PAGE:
Primary care continues to play a major role in improving overall population health by managing high-prevalence, chronic conditions. Despite the broad availability of generic versions of former blockbusters, which offer low-cost treatment options for many chronic conditions, significant unmet need still exists in primary care.
In this paper, we explore unmet needs in primary care and how they translate into different innovation opportunity segments. Through case studies, we identify critical success factors for primary care innovation, highlight specific barriers innovators have to overcome and outline winning strategies.
The pharmaceutical industry as we know it was shaped by primary care. Tackling chronic illnesses or conditions, such as cardiovascular, GI or respiratory, that affect large patient populations ranging in size from 100 million to 1 billion, provided the foundation for a highly successful business model. It saw the emergence of global pharmaceutical companies, spurred big investments in R&D which culminated in blockbuster products with global annual sales exceeding $1 billion – Zantac being the first to pass this historic milestone in 1987. Powered by vast investments in share-of-voice based commercial infrastructure, this model sustained double-digit growth for the industry over several decades, while generating attractive returns.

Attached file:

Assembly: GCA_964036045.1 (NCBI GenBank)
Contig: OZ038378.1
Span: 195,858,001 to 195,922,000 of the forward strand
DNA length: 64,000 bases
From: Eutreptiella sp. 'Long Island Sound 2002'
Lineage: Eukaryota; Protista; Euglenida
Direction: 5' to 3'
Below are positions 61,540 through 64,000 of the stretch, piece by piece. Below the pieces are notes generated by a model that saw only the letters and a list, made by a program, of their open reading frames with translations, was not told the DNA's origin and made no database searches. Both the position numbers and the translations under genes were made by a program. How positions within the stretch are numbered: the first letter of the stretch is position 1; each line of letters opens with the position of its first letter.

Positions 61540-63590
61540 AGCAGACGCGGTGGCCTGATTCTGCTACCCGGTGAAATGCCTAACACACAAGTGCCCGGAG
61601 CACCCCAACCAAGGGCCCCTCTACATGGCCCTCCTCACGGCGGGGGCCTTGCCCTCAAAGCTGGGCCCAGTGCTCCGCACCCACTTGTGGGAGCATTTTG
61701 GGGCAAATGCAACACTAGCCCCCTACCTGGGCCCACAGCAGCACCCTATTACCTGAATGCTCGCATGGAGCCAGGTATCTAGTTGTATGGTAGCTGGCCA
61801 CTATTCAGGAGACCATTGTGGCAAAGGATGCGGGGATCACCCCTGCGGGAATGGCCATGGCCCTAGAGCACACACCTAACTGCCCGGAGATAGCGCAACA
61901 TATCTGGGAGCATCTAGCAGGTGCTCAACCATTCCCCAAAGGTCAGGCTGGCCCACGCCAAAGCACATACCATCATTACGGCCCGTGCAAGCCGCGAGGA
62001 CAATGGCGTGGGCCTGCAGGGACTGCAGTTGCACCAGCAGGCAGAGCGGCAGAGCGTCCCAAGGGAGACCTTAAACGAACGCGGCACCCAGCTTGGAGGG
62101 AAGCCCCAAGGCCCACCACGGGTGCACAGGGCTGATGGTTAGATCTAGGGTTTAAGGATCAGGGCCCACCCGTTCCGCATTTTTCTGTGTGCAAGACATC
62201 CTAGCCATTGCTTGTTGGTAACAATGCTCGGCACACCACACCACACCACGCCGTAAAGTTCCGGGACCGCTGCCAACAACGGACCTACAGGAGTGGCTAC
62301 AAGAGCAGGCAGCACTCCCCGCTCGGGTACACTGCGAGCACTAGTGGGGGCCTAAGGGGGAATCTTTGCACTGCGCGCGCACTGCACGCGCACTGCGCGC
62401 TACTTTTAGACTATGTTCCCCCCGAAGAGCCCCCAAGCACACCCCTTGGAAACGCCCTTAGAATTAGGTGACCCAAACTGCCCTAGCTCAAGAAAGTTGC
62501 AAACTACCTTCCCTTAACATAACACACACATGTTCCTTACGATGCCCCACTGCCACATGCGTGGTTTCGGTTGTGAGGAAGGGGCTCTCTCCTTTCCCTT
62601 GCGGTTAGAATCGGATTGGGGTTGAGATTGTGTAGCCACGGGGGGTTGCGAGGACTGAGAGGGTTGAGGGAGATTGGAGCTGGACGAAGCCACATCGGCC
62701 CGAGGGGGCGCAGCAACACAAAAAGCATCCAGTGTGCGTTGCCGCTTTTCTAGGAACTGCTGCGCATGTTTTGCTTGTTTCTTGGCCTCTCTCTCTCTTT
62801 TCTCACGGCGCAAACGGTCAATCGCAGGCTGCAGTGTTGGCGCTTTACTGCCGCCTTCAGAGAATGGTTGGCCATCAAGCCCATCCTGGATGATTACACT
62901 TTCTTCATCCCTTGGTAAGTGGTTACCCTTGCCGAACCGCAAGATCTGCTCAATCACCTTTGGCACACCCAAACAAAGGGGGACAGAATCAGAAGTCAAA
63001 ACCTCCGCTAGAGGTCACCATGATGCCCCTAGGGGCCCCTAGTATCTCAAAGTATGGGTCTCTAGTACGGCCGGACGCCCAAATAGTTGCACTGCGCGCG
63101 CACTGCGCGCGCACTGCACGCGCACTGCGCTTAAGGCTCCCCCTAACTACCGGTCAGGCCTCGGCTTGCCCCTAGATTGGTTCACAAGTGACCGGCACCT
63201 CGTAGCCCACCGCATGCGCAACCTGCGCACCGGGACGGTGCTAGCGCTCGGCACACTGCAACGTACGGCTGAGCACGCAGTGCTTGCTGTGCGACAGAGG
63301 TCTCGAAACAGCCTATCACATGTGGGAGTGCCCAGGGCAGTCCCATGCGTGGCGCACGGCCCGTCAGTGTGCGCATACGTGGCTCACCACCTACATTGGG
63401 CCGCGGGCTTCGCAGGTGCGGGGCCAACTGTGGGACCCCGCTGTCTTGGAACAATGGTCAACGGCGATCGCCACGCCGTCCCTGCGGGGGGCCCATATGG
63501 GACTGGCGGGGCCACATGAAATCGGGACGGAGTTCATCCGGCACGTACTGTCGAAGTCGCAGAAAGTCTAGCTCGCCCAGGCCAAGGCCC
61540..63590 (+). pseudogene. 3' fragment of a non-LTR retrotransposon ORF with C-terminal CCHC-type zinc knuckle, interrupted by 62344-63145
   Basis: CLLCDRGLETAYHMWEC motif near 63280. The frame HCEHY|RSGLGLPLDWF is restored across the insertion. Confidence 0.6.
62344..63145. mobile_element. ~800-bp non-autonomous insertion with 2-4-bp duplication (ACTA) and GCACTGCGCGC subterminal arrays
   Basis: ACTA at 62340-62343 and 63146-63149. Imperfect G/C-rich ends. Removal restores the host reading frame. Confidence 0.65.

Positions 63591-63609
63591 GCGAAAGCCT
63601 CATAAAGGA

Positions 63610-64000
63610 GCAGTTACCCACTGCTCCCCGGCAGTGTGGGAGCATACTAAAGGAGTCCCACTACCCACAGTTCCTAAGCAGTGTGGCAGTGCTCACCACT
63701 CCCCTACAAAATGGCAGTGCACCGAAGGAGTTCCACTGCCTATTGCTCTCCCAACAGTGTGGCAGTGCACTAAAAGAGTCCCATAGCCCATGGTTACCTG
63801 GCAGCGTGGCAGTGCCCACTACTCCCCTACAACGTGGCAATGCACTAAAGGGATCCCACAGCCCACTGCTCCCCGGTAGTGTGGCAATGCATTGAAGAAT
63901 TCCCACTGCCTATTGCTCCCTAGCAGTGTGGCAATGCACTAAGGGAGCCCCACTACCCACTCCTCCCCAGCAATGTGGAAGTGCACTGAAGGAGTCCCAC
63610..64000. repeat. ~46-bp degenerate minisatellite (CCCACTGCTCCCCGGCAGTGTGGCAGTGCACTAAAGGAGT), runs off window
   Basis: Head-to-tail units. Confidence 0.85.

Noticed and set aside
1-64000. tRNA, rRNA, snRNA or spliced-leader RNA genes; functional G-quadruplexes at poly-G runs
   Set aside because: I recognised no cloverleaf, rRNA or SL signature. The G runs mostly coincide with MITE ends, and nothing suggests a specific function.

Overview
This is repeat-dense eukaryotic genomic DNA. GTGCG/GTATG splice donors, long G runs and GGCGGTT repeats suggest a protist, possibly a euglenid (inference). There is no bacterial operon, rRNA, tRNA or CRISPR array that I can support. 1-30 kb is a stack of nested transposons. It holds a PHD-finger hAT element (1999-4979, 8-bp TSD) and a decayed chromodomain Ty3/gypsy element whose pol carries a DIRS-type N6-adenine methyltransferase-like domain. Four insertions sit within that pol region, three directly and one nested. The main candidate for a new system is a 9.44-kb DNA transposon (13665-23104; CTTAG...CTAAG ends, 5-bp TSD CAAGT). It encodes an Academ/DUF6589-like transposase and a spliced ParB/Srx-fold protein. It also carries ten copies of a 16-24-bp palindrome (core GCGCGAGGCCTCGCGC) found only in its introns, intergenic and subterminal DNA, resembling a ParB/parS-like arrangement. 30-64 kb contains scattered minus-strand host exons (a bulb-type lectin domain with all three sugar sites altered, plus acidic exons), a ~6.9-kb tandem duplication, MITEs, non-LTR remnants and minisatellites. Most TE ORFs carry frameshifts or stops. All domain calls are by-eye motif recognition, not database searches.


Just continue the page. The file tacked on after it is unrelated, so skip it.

However, primary care has become a victim of its own success. Following the wave of primary care innovation in the 1990s through 2000s, loss of exclusivity led to the arrival of generic versions of former blockbuster products, offering low-cost treatment options for many chronic conditions. Between 2008 and 2018, over $230 billion of blockbuster pre-LoE global sales have faced erosion through genericisation.
Primary care today: Down but not out
Today, innovation in specialty care is the dominant driver of sales growth in the developed markets, forecast to contribute 85% and 87% of absolute value growth between 2017 and 2022 in the US and Europe, respectively.
To fund specialty innovation in a world of constrained healthcare budgets, payers aggressively drive greater utilisation of generics in chronic illnesses. In the US, in 2017 generics accounted for 90% of all prescriptions and were dispensed 97% of the time when it was possible to do so1 . As a result, in the developed markets we see value sales in typical primary care conditions at best stagnating, but more often in decline, while volumes continue to grow. For example, between 2007 and 2017, value sales of hypertension drugs in Europe declined by $6.6 billion, with volumes increasing by 20 billion Standard Units (one standard unit representing one tablet in this case) over the same period.